If These Leaves Could Talk

If These Leaves Could Talk

Birthday party for centuries-old tree in Travilah.

Sometime before the Declaration of Independence was signed, an acorn hit the ground in what is now Travilah.

A white oak grew from that acorn, and a town grew around the tree. “Some trees are just lucky. There are good growing conditions and somebody cared enough,” said Clare Cavicchi, historic preservation planner with Park and Planning.

The tree, located in front of the Glenvilah Shopping Center on Travilah Road, is now estimated to be more than 250 years old, said Dana Semmes of Hopkins and Porter Construction, which owns the shopping center.

Semmes has been organizing a celebration of the tree — “Sort of the Travilah Oak’s birthday,” Semmes said. “We do plan to make it annual.”

It is not possible to know the tree’s exact age without cutting it down, but Semmes feels that some attention should be drawn to the specimen tree. “It is, by any standard, an awe inspiring tree, which we want the community to be more aware of, use and enjoy,” he said.

A small park, open to the public, has been built around the tree. “Only the landscapers and a few bikers seem to go there,” Semmes said. “So we hope an annual event celebrating its birthday will have the effect of introducing it to its neighbors.”

PART OF that celebration will draw attention to the tree’s centuries-long life. “Through the Oak’s lifetime, what did it see?” Semmes said.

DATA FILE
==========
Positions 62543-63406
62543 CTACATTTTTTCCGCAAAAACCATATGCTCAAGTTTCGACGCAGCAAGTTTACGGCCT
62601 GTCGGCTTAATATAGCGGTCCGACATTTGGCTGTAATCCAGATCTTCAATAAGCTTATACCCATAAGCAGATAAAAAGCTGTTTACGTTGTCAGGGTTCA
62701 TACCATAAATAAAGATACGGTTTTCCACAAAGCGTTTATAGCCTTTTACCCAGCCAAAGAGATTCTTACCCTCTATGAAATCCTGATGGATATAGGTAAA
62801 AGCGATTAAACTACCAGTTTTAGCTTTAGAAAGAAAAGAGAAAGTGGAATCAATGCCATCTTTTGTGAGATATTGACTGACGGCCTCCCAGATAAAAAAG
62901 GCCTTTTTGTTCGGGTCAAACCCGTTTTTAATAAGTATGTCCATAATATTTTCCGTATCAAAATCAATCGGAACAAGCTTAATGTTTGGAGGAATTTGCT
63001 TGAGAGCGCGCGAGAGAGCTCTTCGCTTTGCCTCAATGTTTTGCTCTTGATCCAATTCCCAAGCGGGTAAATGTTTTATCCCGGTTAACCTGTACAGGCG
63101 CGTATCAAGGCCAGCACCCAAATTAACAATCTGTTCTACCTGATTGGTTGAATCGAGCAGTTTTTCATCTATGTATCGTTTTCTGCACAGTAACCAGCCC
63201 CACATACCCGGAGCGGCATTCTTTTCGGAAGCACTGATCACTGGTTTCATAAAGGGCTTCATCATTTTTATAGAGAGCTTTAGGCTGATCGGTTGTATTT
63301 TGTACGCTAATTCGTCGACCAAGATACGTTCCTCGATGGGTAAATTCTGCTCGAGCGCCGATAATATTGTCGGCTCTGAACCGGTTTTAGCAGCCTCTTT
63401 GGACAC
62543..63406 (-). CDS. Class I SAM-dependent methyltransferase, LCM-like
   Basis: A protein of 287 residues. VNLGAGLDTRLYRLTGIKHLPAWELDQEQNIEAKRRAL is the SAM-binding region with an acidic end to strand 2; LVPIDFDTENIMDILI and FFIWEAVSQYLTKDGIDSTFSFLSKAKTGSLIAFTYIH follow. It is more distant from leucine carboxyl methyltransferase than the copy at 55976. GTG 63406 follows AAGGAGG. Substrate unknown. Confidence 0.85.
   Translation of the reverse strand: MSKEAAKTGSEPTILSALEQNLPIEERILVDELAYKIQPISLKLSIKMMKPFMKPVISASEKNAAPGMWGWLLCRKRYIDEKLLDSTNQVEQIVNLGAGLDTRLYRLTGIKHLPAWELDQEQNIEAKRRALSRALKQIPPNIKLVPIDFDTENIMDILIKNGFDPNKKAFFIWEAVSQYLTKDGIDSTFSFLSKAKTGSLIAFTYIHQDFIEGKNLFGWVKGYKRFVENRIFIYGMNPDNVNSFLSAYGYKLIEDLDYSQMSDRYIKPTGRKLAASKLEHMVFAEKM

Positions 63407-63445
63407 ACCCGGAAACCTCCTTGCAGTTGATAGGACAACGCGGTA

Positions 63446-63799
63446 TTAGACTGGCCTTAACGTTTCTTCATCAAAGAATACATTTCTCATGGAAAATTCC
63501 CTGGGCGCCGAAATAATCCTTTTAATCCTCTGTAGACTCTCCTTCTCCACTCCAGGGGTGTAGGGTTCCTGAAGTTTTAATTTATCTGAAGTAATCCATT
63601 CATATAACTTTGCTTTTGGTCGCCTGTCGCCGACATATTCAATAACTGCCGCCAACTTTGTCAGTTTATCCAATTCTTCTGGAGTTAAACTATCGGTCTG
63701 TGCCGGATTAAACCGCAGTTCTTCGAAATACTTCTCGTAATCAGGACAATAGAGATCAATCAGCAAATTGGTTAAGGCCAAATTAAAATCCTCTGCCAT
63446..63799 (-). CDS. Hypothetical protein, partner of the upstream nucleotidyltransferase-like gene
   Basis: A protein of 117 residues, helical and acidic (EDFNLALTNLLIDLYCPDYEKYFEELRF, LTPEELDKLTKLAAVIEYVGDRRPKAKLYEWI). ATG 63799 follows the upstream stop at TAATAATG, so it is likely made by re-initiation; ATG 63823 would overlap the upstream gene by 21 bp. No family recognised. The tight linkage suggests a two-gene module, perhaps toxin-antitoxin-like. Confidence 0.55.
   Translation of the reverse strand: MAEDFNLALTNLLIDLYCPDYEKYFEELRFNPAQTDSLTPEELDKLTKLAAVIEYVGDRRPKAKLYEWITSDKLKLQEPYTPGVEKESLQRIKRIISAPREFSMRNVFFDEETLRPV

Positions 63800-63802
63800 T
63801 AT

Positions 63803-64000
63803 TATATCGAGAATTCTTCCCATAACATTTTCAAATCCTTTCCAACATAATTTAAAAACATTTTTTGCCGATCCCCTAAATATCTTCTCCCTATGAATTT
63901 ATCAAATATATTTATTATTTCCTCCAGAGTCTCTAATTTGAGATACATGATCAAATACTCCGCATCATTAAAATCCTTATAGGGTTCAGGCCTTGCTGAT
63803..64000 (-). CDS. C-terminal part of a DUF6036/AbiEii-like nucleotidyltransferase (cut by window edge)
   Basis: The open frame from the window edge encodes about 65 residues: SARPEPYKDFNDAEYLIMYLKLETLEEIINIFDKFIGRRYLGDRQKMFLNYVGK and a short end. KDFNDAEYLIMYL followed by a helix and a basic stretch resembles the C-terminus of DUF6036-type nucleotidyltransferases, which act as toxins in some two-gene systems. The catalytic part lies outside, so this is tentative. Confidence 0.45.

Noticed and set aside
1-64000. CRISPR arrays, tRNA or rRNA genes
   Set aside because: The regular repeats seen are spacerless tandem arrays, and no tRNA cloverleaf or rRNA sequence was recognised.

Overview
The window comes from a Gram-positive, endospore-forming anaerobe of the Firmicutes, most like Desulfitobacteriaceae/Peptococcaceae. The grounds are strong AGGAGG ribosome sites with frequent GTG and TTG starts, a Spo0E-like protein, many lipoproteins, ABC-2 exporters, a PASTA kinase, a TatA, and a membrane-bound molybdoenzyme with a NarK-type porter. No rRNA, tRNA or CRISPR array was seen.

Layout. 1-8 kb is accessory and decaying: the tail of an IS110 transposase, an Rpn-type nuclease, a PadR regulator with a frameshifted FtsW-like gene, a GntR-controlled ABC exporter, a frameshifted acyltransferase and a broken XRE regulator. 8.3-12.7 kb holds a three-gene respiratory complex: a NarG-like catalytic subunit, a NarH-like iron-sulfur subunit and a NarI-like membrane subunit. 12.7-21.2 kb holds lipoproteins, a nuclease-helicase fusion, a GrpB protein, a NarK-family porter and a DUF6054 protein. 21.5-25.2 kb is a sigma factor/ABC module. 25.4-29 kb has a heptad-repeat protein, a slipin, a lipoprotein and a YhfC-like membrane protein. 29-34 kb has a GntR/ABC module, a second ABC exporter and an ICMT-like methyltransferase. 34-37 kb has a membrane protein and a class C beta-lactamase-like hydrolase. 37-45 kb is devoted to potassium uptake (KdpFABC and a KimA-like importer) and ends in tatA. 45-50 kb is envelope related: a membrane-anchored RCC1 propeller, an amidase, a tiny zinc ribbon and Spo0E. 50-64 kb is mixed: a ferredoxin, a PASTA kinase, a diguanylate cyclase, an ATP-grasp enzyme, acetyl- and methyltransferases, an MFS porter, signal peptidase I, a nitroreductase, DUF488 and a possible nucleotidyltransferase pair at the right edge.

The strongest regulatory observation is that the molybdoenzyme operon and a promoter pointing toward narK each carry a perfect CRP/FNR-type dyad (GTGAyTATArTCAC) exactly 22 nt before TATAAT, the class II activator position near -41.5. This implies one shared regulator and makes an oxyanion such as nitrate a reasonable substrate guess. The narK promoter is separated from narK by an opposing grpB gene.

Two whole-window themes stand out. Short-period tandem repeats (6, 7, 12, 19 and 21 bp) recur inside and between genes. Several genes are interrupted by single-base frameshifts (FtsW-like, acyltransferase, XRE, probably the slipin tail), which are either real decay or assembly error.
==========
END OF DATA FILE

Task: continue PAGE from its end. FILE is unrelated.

One thing the tree “saw” was the development of the area now known as Travilah.

In the 1780s, when the tree was in its 30s, the area was farmland, owned by a man named Archibald Orme who owned hundreds of acres in the area, said Cavicchi. “A lot of it was operated by tenant farmers, while the owners lived in Georgetown” she said. “Most all of the farms were tobacco.”

A crossroads developed in the area, and in 1883, when the tree was in its 130s, Travilah Clagett was named postmaster. “Before he was postmaster, it wasn’t a place. It didn’t have a name until there was a post office,” said Sally Simmons, a Potomac resident who has researched the history of the area.

CLAGETT WAS ONLY postmaster from January to June of that year, said Simmons, and he died of tuberculosis in December.

“The community reached its peak at the turn of the century,” Cavicchi said.

The crossroads had several churches and a blacksmith, said Simmons. The farmers in the area would make use of the proximity to the canal. “The canal was the main thing that held this together,” Simmons.

In 1910, when the tree was around 160 years old, a town hall was built just around the corner from the tree. The hall is now a private residence.

“The town hall was the center of everything,” Simmons said. “It was just a big community centered around the town hall and the general store.”